Tuesday, July 31, 2012

The role of a realtor

I'm on the run today yet wanted to reach out to all of you that are checking my lately (post-less) blog.  Apologies extended, I haven't quite gotten back from the power outages etc that threw off my schedule.  And, as I'm sure you've read in your local papers, the real estate market has been in full throttle this year so I must take care of first things first!

 In any event, I just read the current post on the KCM Blog this morning and as usual the information was very relevant to real estate and great information for buyers and sellers to absorb.

The topic of conversation is the difference between excellent and perfect.

Here is the post: The KCM blog

Thanks for visiting and enjoy the day!

If you'd like to make the most of your real estate experience call me today!


Tuesday, July 24, 2012

Scenes in Virginia 1861

Ever wonder about the visual scenes in Northern Virginia and Washington around the breakout of the Civil War?   Constance Cary Harrison recounts her observations in an article in the Century War Book:

Her family was the first family in the state to "manumit" slaves.  (I had to look this word up) It means to "free from bondage".  Her family lived in the same neighborhood as Colonel Robert E Lee.  In the holiday season of 1860, friends and neighbors were very reluctant to accept the notion of war breaking out in the Union. Holiday parties were scheduled as usual.

The annual Holiday (Christmas) get together in the neighborhood at Plantation Vauclause was held and the reality of impending war was observed yet the celebrations proceeded as planned.  Egg nog and apple toddy's were in ample supply and enjoyed by all.    All the youth attending the party eventually became a part of the Confederate forces.  A year later, Vauclause Plantation did not exist. Surrounding trees were cut down and used to construct a fort to defend Washington.

Once the war was declared imminent, the women and children were relocated to Manassas for safekeeping.   Constance observed one neighborhood family burying their family silver in boxes in their yard for fear the possessions would be stolen by looters.  After the war, she observed the silver lying loose in the soil, the boxes having long rotted away.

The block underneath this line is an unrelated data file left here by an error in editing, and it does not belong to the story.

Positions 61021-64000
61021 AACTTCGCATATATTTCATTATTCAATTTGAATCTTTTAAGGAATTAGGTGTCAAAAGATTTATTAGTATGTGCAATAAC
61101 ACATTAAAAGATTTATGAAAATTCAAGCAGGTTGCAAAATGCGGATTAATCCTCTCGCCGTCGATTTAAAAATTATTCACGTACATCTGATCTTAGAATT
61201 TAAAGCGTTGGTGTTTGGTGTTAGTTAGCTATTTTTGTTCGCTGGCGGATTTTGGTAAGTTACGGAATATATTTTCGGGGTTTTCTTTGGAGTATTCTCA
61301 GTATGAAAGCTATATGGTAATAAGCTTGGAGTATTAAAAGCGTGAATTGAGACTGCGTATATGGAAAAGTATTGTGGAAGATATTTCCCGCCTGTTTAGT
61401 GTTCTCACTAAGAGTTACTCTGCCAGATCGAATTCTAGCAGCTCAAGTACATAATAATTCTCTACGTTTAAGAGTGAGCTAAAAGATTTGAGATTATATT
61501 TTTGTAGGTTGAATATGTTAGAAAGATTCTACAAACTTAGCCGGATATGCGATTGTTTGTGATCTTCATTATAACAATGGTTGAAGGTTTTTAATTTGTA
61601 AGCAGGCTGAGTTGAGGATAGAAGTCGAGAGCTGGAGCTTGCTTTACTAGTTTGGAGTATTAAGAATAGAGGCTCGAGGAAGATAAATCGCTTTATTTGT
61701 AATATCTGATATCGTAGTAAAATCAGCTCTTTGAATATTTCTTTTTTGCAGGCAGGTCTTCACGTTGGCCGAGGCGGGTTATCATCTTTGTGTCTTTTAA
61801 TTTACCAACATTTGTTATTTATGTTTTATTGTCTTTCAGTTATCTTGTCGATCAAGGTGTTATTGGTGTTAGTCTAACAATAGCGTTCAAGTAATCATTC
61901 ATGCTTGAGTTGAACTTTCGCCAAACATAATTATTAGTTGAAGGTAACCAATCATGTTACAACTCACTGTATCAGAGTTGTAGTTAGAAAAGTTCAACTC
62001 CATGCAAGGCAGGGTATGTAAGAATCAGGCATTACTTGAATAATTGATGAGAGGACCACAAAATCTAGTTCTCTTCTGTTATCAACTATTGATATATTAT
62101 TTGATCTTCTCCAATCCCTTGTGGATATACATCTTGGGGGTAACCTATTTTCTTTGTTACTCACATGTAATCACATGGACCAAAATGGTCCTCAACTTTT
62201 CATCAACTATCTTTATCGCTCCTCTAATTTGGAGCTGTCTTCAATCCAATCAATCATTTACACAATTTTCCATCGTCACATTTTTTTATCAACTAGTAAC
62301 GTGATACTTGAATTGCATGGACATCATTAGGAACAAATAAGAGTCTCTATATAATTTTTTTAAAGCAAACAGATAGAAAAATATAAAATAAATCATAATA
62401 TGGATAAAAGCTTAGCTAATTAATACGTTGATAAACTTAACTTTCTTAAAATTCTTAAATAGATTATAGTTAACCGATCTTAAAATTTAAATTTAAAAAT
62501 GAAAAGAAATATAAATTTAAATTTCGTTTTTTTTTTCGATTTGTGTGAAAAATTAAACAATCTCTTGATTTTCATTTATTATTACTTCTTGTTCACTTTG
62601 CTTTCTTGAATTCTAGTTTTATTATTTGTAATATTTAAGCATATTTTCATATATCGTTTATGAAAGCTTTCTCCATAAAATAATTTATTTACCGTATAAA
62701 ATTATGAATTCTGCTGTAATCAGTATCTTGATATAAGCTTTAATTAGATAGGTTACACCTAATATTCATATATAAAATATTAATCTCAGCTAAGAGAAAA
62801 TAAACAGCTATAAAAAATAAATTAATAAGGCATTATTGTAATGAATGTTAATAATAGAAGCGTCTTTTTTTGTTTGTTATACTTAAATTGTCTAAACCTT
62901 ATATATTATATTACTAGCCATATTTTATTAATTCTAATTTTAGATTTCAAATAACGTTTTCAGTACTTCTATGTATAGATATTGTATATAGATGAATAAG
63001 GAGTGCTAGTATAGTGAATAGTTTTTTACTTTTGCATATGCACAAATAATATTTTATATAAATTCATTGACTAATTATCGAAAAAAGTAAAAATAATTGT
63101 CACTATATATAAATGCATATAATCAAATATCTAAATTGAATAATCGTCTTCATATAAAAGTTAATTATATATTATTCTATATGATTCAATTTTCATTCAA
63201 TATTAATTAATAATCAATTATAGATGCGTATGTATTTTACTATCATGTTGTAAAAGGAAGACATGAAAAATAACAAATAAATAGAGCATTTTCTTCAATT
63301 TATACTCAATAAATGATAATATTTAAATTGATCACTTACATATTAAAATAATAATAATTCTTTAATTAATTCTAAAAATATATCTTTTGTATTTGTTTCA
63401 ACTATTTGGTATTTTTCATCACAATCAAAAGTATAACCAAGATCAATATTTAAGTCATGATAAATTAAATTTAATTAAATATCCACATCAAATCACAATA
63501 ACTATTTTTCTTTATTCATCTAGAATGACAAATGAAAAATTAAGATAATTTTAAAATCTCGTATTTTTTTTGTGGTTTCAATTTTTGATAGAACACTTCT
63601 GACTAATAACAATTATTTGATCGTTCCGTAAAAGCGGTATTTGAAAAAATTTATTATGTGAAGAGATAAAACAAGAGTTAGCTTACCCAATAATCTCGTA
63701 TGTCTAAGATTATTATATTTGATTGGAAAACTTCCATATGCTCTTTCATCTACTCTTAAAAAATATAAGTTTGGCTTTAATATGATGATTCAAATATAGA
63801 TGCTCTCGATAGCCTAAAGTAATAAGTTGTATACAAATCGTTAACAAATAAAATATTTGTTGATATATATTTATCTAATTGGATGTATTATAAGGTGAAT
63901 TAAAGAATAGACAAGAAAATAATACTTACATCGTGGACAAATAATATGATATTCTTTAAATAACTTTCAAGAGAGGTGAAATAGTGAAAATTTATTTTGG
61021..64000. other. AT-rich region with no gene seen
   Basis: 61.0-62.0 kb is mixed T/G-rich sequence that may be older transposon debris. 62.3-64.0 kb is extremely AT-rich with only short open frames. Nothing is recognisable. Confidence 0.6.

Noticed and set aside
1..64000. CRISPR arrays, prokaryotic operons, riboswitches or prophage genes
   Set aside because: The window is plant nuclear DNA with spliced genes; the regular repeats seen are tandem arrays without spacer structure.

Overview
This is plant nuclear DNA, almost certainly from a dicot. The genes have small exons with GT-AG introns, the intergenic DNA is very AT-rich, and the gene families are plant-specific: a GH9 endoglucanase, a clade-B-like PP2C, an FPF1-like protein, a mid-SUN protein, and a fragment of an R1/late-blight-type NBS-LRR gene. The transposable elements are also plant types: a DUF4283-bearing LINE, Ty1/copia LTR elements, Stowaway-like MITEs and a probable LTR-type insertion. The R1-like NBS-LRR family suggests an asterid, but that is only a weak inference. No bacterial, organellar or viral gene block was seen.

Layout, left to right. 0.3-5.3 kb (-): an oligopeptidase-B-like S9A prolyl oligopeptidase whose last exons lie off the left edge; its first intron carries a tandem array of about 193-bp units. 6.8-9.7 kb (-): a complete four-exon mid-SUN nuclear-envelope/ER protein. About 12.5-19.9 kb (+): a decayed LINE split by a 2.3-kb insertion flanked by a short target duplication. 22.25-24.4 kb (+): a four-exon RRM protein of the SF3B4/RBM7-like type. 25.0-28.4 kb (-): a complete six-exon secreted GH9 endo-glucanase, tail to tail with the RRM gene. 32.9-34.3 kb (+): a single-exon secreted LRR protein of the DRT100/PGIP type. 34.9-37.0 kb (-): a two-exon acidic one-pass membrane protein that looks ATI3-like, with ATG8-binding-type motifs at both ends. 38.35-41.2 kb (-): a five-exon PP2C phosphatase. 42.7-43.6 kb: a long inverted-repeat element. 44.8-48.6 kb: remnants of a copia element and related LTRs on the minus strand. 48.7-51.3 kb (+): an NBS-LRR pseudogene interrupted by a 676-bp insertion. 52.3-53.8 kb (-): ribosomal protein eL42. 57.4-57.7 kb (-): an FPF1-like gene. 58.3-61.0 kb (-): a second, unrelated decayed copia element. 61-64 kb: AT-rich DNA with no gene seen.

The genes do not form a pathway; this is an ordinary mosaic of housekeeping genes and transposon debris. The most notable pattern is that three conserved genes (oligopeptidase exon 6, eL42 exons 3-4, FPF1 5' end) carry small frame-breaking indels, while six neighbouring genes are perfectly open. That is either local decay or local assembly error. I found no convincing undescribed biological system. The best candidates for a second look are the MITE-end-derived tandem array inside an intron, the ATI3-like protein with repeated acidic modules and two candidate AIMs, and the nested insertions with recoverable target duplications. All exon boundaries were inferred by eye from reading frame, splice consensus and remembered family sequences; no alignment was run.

The women and children that were relocated to Manassas, recalled saluting each passing train as the rail cars moved soldiers from one point to another in preparation for battle with Union troops.

On 7/18/1861 the first guns at Manassas were heard at Blackburns Ford.  As the day wore on no word arrived until the slow trickle of wounded soldiers began.  Some wounded soldiers were treated on site, others were taken to the hospital in nearby Culpeper.  Some soldiers appeared with notes attached to their clothing explaining the status of various soldiers to their loved ones.  One mother heard, in regards to her 15 year old son, that due to extreme fatique he lay sound asleep on the battlefield with guns blasting all around him.

Constance and her cousins were summoned to make the first 3 battle flags for the Confederates.  One flag was for General Johnston, one for  General Beauregard and the last for General Van Dorn.  When the latter died in Tennessee, the battle worn flag was returned to Constance.  Today the flag rests in the Museum of the Confederacy in Richmond, Virginia.

The Maryland Historical Society @ 201 W Monument Street, Baltimore MD (410-685-3750) has a 5000 square foot exhibition describing the three phases of the Civil War. (http://www.mdhs.org/)  $6 admission ($5 seniors, $4 3-18, free for those 2 and under

If you would like to make the most of your real estate experience call me today.  I am here to earn your trust and I will treat your transaction as if it were my own.


Short Sale versus foreclosure

According to the latest business news, charts and graphs, the real estate market in Northern Virginia is on the road to recovery.  Sales are up and prices are up.

Still, there are many homeowners who owe more than their home is worth.  Even though the sales prices of homes have moved upwards, they are still not at the pricing levels of 2005, 2006 and 2007.  Some homeowners are prepared to wait out the storm and hold onto the property for as long as it takes.

Some homeowners, on the other hand, cannot afford to wait out the storm and are truly in distressed situations.  They need to sell their homes and they do not have the cash to bring to the settlement table to cover the difference between the sales price and the liens on the property.  What to do?

There are two options: Foreclosure on the courthouse steps or a bank approved "short sale".

Going through a foreclosure is a serious and credit-damaging event.  The foreclosure on the credit report will most likely prevent homeowners from purchasing homes anywhere from 5 to 7 years in the future.  The foreclosure is also an expensive procedure for the banks.  They will incur attorney fees and trustee fees.

In a  "short sale", the bank agrees to approve the sale of a property for less than the mortgage(s) owed by the homeowner.  The "short sale" will damage the homeowners credit yet for a shorter period of time.  In fact, some homeowners will be able to purchase a home within 2-3 years from the date of the short sale. The "short sale" will most likely not be as costly to the bank as the foreclosure in terms of attorney fees and trustee fees.  A win win for all concerned.

If you are a buyer in the market for a home, short sales should not be overlooked as possible properties to purchase.  Unless, of course, your particular situation will not allow you to be at the mercy of the banks time table for settlement.

If you are in a distressed situation call me today for information on the short sale process.